Posted on | January 30, 2011 | 32 Comments
The stars appear to be aligning against Hosni Mubarak’s regime. Joe Biden’s early defense of Mubarak appeared to suggest that the Obama administration might support maintaining the status quo, but that has obviously changed with Secretary of State Hillary Clinton now calling for “real democracy” in Egypt:
Real stability only comes from the kind of democratic participation that gives people a chance to feel that they are being heard. And by that I mean real democracy, not a democracy for six months or a year and then evolving into essentially a military dictatorship or a so-called democracy that then leads to what we saw in Iran.
But this formulation evades the basic problem, doesn’t it? How can the U.S. be certain that a “real democracy” in Egypt won’t eventually lead to either a new military autocracy or else to an Islamist revolution? If we are “imperialist” to support Mubarak, are we any less imperialist to insist that the Egyptians pursue exactly the sort of democracy that meets our approval?
Perhaps the Left would be less enthusiastic for Mubarak’s ouster if they realized that this places them in agreement with what Bill Kristol calls the “prestigious” Working Group on Egypt. We know that the Left’s guiding principle in foreign policy is to support our enemies and attack our allies, so perhaps Mubarak could save himself by striking a pose of anti-Americanism, maybe buddying up to Hugo Chavez or blaming the protests in Cairo on the Mossad and the CIA.
It’s interesting to note that Mark Levin is very skeptical toward the prospects of Egyptian democracy. And I further note that this skepticism is shared by the indisputable king of right-wing pessimism, Allahpundit:
No doubt Iran is already working on ways to get money and arms to the Brotherhood for the power struggle ahead, which will end up being Exhibit 8,943 that Shiite and Sunni fundies are perfectly capable of cooperating against a common enemy. . . .
Even if [Mohammed ElBaradei] ends up as a compromise choice for leader, without any sort of formal Islamist takeover, having him at the top is guaranteed to weaken the west’s alliance with Sunni Arab regimes against Iran.
Ed and Allah have compiled a huge aggregation about the ElBaradei/Muslim Brotherhood angle in Egypt that’s worth reading.
UPDATE: Christine Brim exposes the double game being played by the Muslim Brotherhood, whose English-language site calls for “freedom,” but whose Arabic-language site appeals to jihadist sentiment. I’m reminded of A.L. Rowse’s criticism of Neville Chamberlain and the British appeasers. None of them were fluent in the German language; they knew little or nothing of German history and culture; and they hadn’t read Mein Kampf. Those well-meaning Englishmen would not listen when Churchill and others tried to warn them that Hitler’s promises of “peace” could not be trusted. Indeed, those who warned of the Nazi menace were viewed as irresponsible alarmists, while the appeasers were hailed as brilliant statesmen — until they were finally overtaken by the catastrophe they had made possible.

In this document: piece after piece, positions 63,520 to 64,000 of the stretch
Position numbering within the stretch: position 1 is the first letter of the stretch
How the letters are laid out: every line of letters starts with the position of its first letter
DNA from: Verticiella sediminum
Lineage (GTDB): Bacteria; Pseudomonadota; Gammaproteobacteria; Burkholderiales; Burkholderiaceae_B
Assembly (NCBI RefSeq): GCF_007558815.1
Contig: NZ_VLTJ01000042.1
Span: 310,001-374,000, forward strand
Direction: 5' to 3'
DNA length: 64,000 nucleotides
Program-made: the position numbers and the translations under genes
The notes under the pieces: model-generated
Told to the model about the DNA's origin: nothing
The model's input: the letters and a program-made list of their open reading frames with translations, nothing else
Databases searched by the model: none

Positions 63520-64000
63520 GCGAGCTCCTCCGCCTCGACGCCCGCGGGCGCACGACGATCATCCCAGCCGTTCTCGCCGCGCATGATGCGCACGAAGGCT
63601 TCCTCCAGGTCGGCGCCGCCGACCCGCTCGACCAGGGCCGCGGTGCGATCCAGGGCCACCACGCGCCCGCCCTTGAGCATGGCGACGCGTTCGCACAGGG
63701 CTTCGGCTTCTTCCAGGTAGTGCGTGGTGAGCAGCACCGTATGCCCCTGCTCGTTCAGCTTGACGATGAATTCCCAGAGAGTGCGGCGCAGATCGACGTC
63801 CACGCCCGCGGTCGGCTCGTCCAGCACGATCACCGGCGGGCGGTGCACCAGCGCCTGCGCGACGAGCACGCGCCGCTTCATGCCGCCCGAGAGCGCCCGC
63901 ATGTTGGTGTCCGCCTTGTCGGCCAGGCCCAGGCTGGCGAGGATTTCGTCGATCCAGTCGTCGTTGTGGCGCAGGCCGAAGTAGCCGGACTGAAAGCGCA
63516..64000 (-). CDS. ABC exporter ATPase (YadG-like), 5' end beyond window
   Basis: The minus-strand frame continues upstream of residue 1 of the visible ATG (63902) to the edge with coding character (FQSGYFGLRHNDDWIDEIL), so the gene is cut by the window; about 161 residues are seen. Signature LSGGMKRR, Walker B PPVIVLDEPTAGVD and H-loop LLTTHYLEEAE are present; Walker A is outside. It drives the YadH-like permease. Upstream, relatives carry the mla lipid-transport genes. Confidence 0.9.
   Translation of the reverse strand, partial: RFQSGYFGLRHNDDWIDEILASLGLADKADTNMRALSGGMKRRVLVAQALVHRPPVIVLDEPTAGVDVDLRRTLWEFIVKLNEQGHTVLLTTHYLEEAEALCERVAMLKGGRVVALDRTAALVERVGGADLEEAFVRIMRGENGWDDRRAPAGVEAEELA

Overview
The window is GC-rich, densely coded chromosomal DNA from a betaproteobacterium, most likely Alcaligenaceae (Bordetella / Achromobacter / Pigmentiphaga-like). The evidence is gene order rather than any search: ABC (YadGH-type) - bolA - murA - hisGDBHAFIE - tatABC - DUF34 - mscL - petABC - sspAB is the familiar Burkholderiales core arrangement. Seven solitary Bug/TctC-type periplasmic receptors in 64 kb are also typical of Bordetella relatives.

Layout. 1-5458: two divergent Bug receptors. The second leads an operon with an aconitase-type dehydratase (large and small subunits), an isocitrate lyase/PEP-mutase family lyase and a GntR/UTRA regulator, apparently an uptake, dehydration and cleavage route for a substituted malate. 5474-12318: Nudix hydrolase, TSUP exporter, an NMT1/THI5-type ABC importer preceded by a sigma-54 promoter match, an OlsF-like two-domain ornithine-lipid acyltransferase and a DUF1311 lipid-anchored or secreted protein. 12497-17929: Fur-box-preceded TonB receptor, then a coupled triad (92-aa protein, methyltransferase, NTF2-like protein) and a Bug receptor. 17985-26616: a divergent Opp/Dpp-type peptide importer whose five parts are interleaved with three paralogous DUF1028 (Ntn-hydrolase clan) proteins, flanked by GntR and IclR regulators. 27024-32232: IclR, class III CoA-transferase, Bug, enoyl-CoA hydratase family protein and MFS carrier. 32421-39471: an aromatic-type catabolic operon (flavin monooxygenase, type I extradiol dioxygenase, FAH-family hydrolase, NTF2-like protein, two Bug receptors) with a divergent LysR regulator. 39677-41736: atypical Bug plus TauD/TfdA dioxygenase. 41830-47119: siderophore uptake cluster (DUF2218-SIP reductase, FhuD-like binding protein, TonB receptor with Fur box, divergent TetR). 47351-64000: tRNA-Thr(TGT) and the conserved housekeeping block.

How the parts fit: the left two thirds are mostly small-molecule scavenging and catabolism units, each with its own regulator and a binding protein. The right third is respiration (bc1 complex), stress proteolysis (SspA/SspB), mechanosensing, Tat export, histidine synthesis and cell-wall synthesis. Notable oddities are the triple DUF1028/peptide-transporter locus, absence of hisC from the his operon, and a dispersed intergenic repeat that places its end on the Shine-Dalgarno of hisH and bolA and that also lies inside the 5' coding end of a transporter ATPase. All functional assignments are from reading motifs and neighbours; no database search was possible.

Here, Hillary makes clear that the U.S. isn’t simply going to pull the plug on Mubarak, but will insist on an “orderly transition” to democracy. Hillary also makes a point that John Guardiano made yesterday at The American Spectator: The Egyptian military is a widely respected institution, which offers the best hope that Egypt will not go the way of Iran or Somalia.
UPDATE III: Via Katy Pundit, we have an analysis by Jim Carafano of The Heritage Foundation titled “Obama Doctine is Failing in the Middle East.”
Personally, I’m hesitant to interpret the situation in Egypt as a litmus test of Obama’s foreign policy. After all, it might work out successfully, in which case we’ll know that Obama’s policy had nothing to do with it. On the other hand, if the situation turns into a complete disaster — and, c’mon, it’s the Middle East, so that’s the most likely scenario — Obama will go down in history as “the president who lost Egypt.”
You may say that’s rather a cynical view, but of course, if Egypt spirals out of control, liberals will find some way to blame it all on Bush.
UPDATE IV: Some may wonder why Barack Obama doesn’t just come out and denounce Mubarak for running a corrupt kleptocratic crony government. But I must remind you that Obama is a Chicago Democrat.
- 1/29: Egyptian Uprising: Latest Updates
- 1/29: Egypt: ‘Attaboy, Mubarak’?
- 1/28: ‘Whose Bright Idea Was It to Send Joe Biden Out to Talk About Egypt?’
- 1/27: Egyptian Regime Unraveling?